Make Awesome AeroPress Coffee and Espresso | Tom Plets | Skillshare

Make Awesome AeroPress Coffee and Espresso

Tom Plets

Make Awesome AeroPress Coffee and Espresso

Tom Plets

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17 Lessons (25m)
    • 1. Introduction

    • 2. Unboxing

    • 3. Equipment

    • 4. Coffee

    • 5. Water

    • 6. Filters

    • 7. Basic Espresso

    • 8. Basic Inverted

    • 9. Extraction

    • 10. Dose, Grind, and Time

    • 11. Water Temp

    • 12. Agitation

    • 13. Press

    • 14. Bloom

    • 15. Bypass

    • 16. Outro

    • 17. BONUS: My favorite inverted recipe.

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About This Class


Hello and welcome!

In this course I will show you the techniques and tools necessary for brewing delicious, consistent coffee with the AeroPress coffee maker.

In the first section of this course we will go over the gear, coffee, water, and more that will help you take your AeroPress brewing to the next level.

In the second section we will explore what is happening inside the AeroPress during an extraction. This will help you gain control over the variables that effect the flavor, texture, and quality of your brew.

I am Tom Plets and I've been a barista, coffee roaster, and coffee consultant for over 8 years.

Join me today for this concise course that will get you brewing better coffee with the AeroPress in a hurry.

Meet Your Teacher

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Tom Plets


Hello, I'm Tom! I am a barista and coffee roaster based in Arizona.

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Culinary Lifestyle Coffee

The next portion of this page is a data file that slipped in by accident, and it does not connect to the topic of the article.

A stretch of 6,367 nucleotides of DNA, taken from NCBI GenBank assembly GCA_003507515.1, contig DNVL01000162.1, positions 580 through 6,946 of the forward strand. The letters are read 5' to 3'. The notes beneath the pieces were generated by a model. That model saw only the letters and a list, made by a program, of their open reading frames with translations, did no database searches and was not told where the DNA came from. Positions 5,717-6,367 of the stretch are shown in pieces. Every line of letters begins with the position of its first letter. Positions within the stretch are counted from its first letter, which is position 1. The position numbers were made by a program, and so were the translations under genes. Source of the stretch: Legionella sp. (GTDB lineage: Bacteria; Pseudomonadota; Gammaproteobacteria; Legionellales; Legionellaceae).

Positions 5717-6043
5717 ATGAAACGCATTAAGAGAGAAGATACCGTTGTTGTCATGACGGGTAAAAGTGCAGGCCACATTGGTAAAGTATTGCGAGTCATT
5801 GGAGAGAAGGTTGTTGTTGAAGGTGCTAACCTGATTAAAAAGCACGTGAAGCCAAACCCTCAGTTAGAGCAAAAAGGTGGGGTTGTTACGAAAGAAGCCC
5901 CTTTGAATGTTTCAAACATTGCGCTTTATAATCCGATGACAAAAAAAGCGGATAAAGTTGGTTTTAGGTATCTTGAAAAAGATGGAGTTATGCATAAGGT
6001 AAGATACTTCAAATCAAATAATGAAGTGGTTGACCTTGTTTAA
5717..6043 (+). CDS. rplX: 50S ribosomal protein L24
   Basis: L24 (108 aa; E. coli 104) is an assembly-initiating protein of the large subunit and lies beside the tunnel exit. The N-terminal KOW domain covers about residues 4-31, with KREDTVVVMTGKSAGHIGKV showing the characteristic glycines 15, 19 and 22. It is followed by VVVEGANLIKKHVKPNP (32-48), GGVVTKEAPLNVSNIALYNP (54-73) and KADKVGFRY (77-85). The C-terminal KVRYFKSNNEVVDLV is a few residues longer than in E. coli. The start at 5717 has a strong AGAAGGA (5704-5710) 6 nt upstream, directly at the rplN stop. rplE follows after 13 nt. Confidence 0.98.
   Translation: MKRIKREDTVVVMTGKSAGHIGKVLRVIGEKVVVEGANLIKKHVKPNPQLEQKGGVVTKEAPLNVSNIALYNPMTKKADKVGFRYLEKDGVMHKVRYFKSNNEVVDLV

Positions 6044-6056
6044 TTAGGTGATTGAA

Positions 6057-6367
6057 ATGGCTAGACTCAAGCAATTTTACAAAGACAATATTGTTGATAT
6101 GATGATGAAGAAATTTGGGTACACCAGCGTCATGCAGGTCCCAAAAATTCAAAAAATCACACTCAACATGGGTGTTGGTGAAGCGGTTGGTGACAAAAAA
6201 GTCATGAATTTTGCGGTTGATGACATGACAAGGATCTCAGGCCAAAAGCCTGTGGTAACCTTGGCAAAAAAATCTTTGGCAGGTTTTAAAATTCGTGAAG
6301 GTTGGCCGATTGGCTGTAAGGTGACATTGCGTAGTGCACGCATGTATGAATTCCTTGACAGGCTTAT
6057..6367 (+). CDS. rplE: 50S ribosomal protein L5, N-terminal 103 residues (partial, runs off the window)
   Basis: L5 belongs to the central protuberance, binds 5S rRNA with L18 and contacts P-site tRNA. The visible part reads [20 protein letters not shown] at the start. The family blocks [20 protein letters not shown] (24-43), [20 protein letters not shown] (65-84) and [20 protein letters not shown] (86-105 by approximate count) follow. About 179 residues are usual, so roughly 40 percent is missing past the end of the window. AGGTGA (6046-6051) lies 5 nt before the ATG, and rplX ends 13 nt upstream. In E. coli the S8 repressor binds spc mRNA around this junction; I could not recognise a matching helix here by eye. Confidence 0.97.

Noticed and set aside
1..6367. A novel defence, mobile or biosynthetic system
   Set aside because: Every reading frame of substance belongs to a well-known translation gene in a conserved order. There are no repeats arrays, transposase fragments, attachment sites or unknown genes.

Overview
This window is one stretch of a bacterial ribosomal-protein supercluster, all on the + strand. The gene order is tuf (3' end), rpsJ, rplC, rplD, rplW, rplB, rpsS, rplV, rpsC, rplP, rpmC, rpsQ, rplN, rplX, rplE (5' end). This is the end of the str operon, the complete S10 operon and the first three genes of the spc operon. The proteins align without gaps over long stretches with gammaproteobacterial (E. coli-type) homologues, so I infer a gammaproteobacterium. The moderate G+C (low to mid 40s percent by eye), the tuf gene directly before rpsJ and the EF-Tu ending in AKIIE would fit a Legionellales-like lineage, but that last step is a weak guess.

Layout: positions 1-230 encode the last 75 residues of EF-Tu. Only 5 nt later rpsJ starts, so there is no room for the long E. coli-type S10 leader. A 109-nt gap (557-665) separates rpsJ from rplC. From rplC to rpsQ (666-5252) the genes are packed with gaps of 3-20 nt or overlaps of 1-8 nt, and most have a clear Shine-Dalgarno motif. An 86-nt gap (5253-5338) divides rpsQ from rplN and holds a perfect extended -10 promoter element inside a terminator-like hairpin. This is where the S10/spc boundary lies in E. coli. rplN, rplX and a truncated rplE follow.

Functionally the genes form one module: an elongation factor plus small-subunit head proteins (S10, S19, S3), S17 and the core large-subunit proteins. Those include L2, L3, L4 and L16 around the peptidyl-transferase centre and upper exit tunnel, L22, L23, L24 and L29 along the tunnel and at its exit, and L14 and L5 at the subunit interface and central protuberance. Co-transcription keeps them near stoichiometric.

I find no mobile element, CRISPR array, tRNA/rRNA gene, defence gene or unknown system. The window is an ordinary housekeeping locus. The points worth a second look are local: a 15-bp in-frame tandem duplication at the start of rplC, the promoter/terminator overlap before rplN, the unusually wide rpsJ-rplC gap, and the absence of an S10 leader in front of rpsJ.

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1. Introduction: Hello and welcome. In this course you're going to learn to brew flavorful, well-balanced, smooth coffee with the arrow press coffee maker. This course is intended for beginners, but we're going to dive deep into the press and there'll be information that even experienced coffee brewers it might find useful. In the first section, we're going to go over everything you need to get started from choosing the right coffee to the right grinder, to selecting the proper brewing water. In the second section, we're going to break down what's happening inside the arrow press during an extraction. This will give you insight. It helped you develop your technique and recipes brewing the perfect coffee. I am Tom Platz and I have been a barista at a coffee roaster and coffee consultant for over eight years. So join me today because there are beans Debreu, and let's explore this amazing coffee maker, the arrow press. 2. Unboxing: Let's unbox the arrow press. As you can see, it comes with a lot of useful accessories. We've got the arrow press itself, of course, which consists of a base tube, a plunger, and the filter holder. The markings on the side are useful in measuring the volume of water added during a brew. The space between the middle of each number is approximately 60 milliliters or 60 grams. It comes with a scoop for adding coffee grounds. A full but not overly heaping scoop is about 14 grams of ground coffee. Throughout this course, however, we will rely on measuring the dose with a scale which is far more accurate and consistent. But this is a handy reference when you're travelling or don't otherwise have access to your scale. This piece is the final, is great for transferring your ground coffee into the arrow press. It can also be placed on the bottom of the unit to allow pressing into a narrower vessel. It's a bit of an unstable configuration, so be careful not to spill if you use it like this. Finally, we have the stirring paddle. It works great, is easy to clean and fits well into the arrow press for third poster. Also included is a manual that describes the basic recipe for making coffee. This method works well, but it doesn't nearly reach the full potential possible with this fantastic Brewer. 3. Equipment: First and foremost, we will need a coffee grinder to turn our coffee beans into brewed coffee grounds. A manual bird coffee grinder makes a great companion to the arrow press. They are portable like the arrow press, economical and capable of giving quality results. They also are a satisfyingly hands on way of grinding your coffee. This particular one uses ceramic birds, but metal or ceramic will work fine. Make sure it is capable of making fine adjustments to the coffee's coarseness. This way we will have full control over our brew. Keep in mind, however, that grinding coffee by hand can take some time and it can be rather tedious. This is where an electric bird coffee grinder will win convenience. However, to get a electric grinder of equal quality, it will generally cost quite a bit more. And of course it's not as portable. A good digital kitchen scale is essential for brewing consistently and precisely with an arrow press. While it is doable to measure things by volume in a pinch, it is far more accurate to measure things by weight. You will want to scale that is accurate to 0.1 grams and can weigh up to about 500 grams total. We will also need a kettle for heating our water. A gooseneck kettle, either electric or stove top, works great for this purpose. Ideally, one with temperature control or a thermometer will give you the most flexibility and convenience for dialing in your brew. The arrow presses capable of brewing excellent coffee with a wide range of water temperatures. So having precise control of your temperature will allow you to experiment more and keep your results more consistent. Good extraction requires precise timing. A basic smartphone timer app ward grape, or any stopwatch or timer that counts up. Be careful however, as a smart phones, radio can interfere with a scale and throw the readings off. Make sure you don't put your phone too close to your scale. Or temporarily turn on airplane mode. You don't want anyone interrupting your brewing anyway. While you can prove the arrow pressed directly on your cup, I like to use a dedicated vessel that won't risk damaging my favorite mug. This also allows me to dilute the final group, distribute multiple servings. This wide mouth mason jar works great and is transparent and allowing me to see the coffee brew. It also makes for great pictures. 4. Coffee: Owing to its great flexibility, the arrow press control just about any type of coffee into a delicious brew. Single origins, espresso blends, light roast, stark roasts. It's possible to devise a recipe on the arrow pressed that will get great results. Whatever the coffee you are using, any TV, freshly roasted coffee beans are very volatile and lose the aromatic compounds quickly after roasting. It is best to use coffee that has been roasted within the last four weeks. Fortunately, reputable roasters usually put the roast date right on the bag. I would avoid chain grocery store coffee and instead look to local coffee shops and local coffee roasters for your bean supply. You can also get your being shipped right to you through many online distributed isn't roasters. I encourage you to try brewing many different kinds of coffee and the arrow pressed and experiment drawing the best out of the beans. 5. Water: Good quality water, what the balanced mineral content is vital to brewing a good cup of coffee. It must be free of any chlorine and have no unpleasant odors or tastes. Depending on where you live, your tap water might be just fine. You can substantially improve the quality of your tap water using a pitcher based water filter. This is a simple and efficient way of getting good water for growing. Bottled water is another option. Look for something labeled as spring water or purified drinking water. Ideal option is using mineral additives to give you complete control of your water. You simply add the minerals to water filtered with reverse osmosis or distilled water. These are formulated to extract the coffee properly without imparting to which flavor of their own. 6. Filters: The basic paper arrow press Filter is excellent at producing a crisp, clean cup with low sediment there sustainably produced and make cleaning the arrow press a breeze. There are some third-party paper filters that are thicker and producing even cleaner cup. But you can actually double the stock filter for a similar effect. Another option is a metal filter. There are many sturdy, reusable mental filters available for the arrow press. Metal filters allow larger particles pass through, resulting in a cup with a bit more texture and sediment. I liked this option for imitating expressive with the arrow press as the Willie texture is reminiscent of shots from a Puerto filter. Take a bit more effort to clean, however. 7. Basic Espresso: This video will serve as a basic overview of brilliant what the arrow press. This will be a quick, small yield extraction that is very strong and somewhat imitates espresso. This is pretty much the method described in the arrow press manual. Start by weighing 16 grams of whole being coffee grinder, these army find setting heat about 300 milliliters of water to around 85 degrees Celsius. Now that our water is ready, we want to go ahead and take a paper filter and rinse it. This will make sure that there's no paper taste getting into our coffee. Careful not to burden yourself. Get your brewing vessel ready. We're gonna put the arrow pressed together, put the filter into the bottom of the bottom part of the arrow press. It's going to be standing upright in the standard position here. Put it on a scale and tear it, adds your coffee. Makes sure to tear it again. Start your stopwatch as you add hot water. We're going to add 50 grams of water. Stir the water and coffee grounds a good solid ten times. We should be at about 30 seconds on the clock at this point. Now placed the plunger into the arrow, press. Apply firm steady pressure. It should be just a little bit more pressure than the weight of your arms resting on top of the plunger. Press until the plunger reaches the bottom of the arrow press. That should take about 30 seconds. And there we have it. A very strong, expressive like shot of coffee. So either enjoy it as is, or add a little hot water about eight ounces to make it a drip coffee strength. Cleaning is super simple. Simply press out the grounds and filter into trash or compost and then give the rubber plunger a little bit of a rinse. Let it dry and you're done. Enjoy. 8. Basic Inverted: Now let's brew up some coffee using the inverted method. For this recipe, we will start with 16 grams of coffee. Grind on a medium fine setting. I usually grinded slightly coarser than I do for the standard method. Now, place the tube over the plunger and push it into about the four marking on the side. Place the inverted arrow, press honest scale and add your coffee. Tear your scale. Start your timer as you add 50 milliliters of water. Gently swirl or stir the arrow press for about 20 seconds. Place a paper filter in the filter holder and pour a little water through it to rinse it. Place it on the tube of the arrow press. Carefully grab the inverted arrow press and flip it over onto your cup or brewing vessel. Now we press for thirty-seconds. The total brew time from the moment you added the water should be about a minute. Math. You can drink it as is, or add a little bit of water. I prefer adding about 25 milliliters of water. Pour it into your favorite mug. Enjoy. 9. Extraction: Coffee beans are comprised of many small sells. Millions of them, in fact, locked away in these cells are compounds of different sizes, different properties. When we talk about extraction, we're talking about using water to remove compounds out of these cells. The goal being to extract the compounds that are most beneficial to the flavor and aroma of our final cup. Fortunately, these compounds dissolve into the water at different rates. And they're also limited by the filter size, whether they will fit through it or not. So we have quite a bit of control in our extraction. Here are some examples of the major constituents of coffee and the relative size to each other. Before any reasonable extraction can occur, we have to grind the coffee, that is break it up so that the water has an entry point. To remove those compounds. We're increasing the surface area that the water has to work with in dissolving and removing compounds from the grounds. The finer the grind of the greater surface area the water has to work with. So we'll increase the extraction of all compounds. Water temperature is also critical as the hotter the water, the more energy and allowing the high-energy collisions to remove more compounds. The length of the extraction is vitally important to. The longer the water is in contact with the grounds, the more that we'll get extracted and vice versa. All of these processes are occurring inside our arrow pressed chamber. The error press adds another unique variable and that is pressure. This greatly decreases the amount of time required to extract the coffee. As the greater pressure and forcing the water through the grounds speeds the extraction and extracts different compounds. In the next few videos, we're going to delve deeper into each of these variables influences the final taste and quality of your coffee. 10. Dose, Grind, and Time: Dose, grind, and time. Three of the most important and inexorably linked variables in coffee extraction. The dose is how much coffee we're using. Higher dose means greater potential dissolved compounds means higher perceived string, or greater final volume if more water is added to compensate. Our grind is going to determine how many particles are doses broken into. The finer the grind, the more particles and greater surface area are brewing water has contact with. This will generally lead to higher levels of extraction in a shorter amount of time. Coarser drives are useful for extending the extraction time, leading to higher potential volumes and a shift in the balance of flavors. It is important to maintain balanced between dosing grind as the timing and pressure of the plunging phase in the press plays an important role in the overall extraction. Too coarse of a grind width, too small of a dose will result in a sloppy press. Likewise, too fine of a grind with too high of a dose will make it nearly impossible to press. The total time of a brew is partly dictated by dosing grind. Higher doses may require more standing time to reach a balanced extraction. A small dose and the area of 12 to 20 grams might extract very quickly. The key is to find a balance between all these factors that results in a final cup you prefer the most. Just make sure each step of your arrow press recipe is carefully timed so that you can get good repeatable extractions when you have all the variables dialed in. 11. Water Temp: The arrow press is capable of brewing well with wide range on water temperatures from about 80 degrees Celsius to 97. It's actually possible to brew with room temp or cold water in the press too, but more on that in a later video. The ability of water to extract coffee is directly proportional to its temperature. The higher the temperature, the more efficiently compounds can be removed from coffee grounds. The temperature affects the balance of your cup differently than if you were to just change the time. Agitation or DOS, severe extraction. The temperature of your water can change the flavor profile of your coffee at certain compounds extract more or less efficiently at different temperatures. Excessive temperatures can result in more astringency and bitterness. Well, inadequate temperatures can result in sour flavors and a bland or weak cup. It is necessary to experiment with each different type of coffee you brew to optimize its flavor. 12. Agitation: Agitating the coffee grounds in contact with water is a vital step to achieving a balanced extraction. It helps waterflow into and interact with the ground is more evenly and timely. There are various methods to agitate the coffee grounds in an arrow press. The most common being stirring. But it is also possible to achieve agitation through a swirling motion of the repress or even a shake. I've had success with all of these methods. I found a steady swirling is a great way to agitate for a long period, gently, especially for relatively lower doses. Also swirling Nero press is very fun, showy, and fancy, which is obviously important to the experience. A slow and steady pouring phase can also be used to help agitate the coffee grounds. Stirring always works great and gives you complete control of the water distribution. In some extractions, I stir twice, once, right after adding water and then before pressing. Especially with certain roasts, this allows a lot of gases to escape and breaks the grounds up. Eating in a very steady, clean press. 13. Press: Now, for one of the most fun parts, The Press, this step gives the arrow press much of its uniqueness and flavor and style. Usually a steady even press taking between 3060 seconds produces the best results. The pressure required to push the plunger down is determined largely by the grind and dose. A fine-grained will offer much more resistance. The added pressure in this situation and cause more insoluble to pass through the filter, texture to the cup, and sometimes excessive bitterness. A coarser grained will result in an easier plunge. This can help accentuate the assets of the coffee as it leaves less than the latter part of the brew out of the cup. There are different ways to push the plunger. You can use one hand or both hands on the plunger and press firmly. You can also rest your elbow on the plunger and allow it to fall slowly under the weight of your arm. One of my favorite techniques is to use both hands with my dominant arms, elbow up at 90 degrees. This allows me to be most consistent and have the greatest control of the pressure. It is also possible to adjust your extraction by stopping the press before the plunger reaches the bottom of the chamber. Stopping earlier can reduce the chance of over extraction or of adding excessive texture. You'll see some recipes recommend to stop pressing when you start hearing a hissing sound. That is, the oppressors run out of water and the remaining air trapped is escaping. Very little is added to the COP at this point, and I don't think it makes too much difference. I don't use this technique much as I don't find it a very reliable method to adjust the balance. And I would recommend adjusting other variables first, Such as the total time of the press. But it is worth mentioning and feel free to experiment with this technique. 14. Bloom: Blooming is a term given to the process of wedding the coffee grounds before a significant amount of water is added. This is done to activate the extraction by allowing the water to fill in the gaps between the grounds. This also permits some gases to escape the coffee that might otherwise be absorbed into your brew. While this can be an important step and pour over brewing, it is far less impactful in the immersion style of the arrow press. Starting soon after adding water overcomes the possibility of water not making sufficient contact with the ground. I do usually add a smaller amount of water initially to my arrow press brew to allow more thorough STR without fear of spilling. But water I add next also ensures that any grounds playing to the side of the chamber are flush back into the bed of coffee. There is some room to experiment with blooming in the arrow press, but I wouldn't be overly concerned with it. 15. Bypass: Bypassing is the term given to adding water to your final brew. Given the volume limitations of the arrow press, it is a common technique to make a very strong extraction and then diluted to a higher volume of acceptable strength. It isn't necessarily just for stressing the maximum volume has brewing a small yield extraction and then diluting it kinda avail flavors not present in a similar extraction of equal volume. Adding even just a little bypass water to an extraction can have dramatic results in the overall flavor experiment with adding different amounts of bypass water, I would try increasing the final mass by 2650%. See how it affects your recipe. Always carefully weigh your bypass water so you can recreate the good results and avoid the bad. Remember you can also bypass with water cooler than your brew water. This will get your beverage to optimal dream temperature quicker. 16. Outro: Thank you for brewing with me today. I hope this course will help you get the most out of your arrow press. If you have any questions or comments, please feel free to post in the discussion area or reach out to me if there's anything I didn't cover in this course that you would like to see. Please let me know and I will do my best to add it. I appreciate reviews if you have the time to leave one. Thank you again and happy brewing with your arrow press. 17. BONUS: My favorite inverted recipe.: Join me by the light today as I make my favorite arrow press recipe. We will use 20 grams of coffee, ground, medium, fine. Heat the water to 97 degrees Celsius. This recipe uses the inverted method and a metal filter. If you don't have a metal filter, a paper filter will work fine to add 50 milliliters or 50 grams of water. Stir for thirty-seconds. Now add an additional 125 milliliters of water. I like to rinse the coffee grounds off my stirring paddle. As I add the extra water, place your cabin filter on the arrow press and then press down on the tube to remove the extra air between the coffee and the plunger. Flip it over carefully onto your brewing vessel and press for thirty-seconds. Your favorite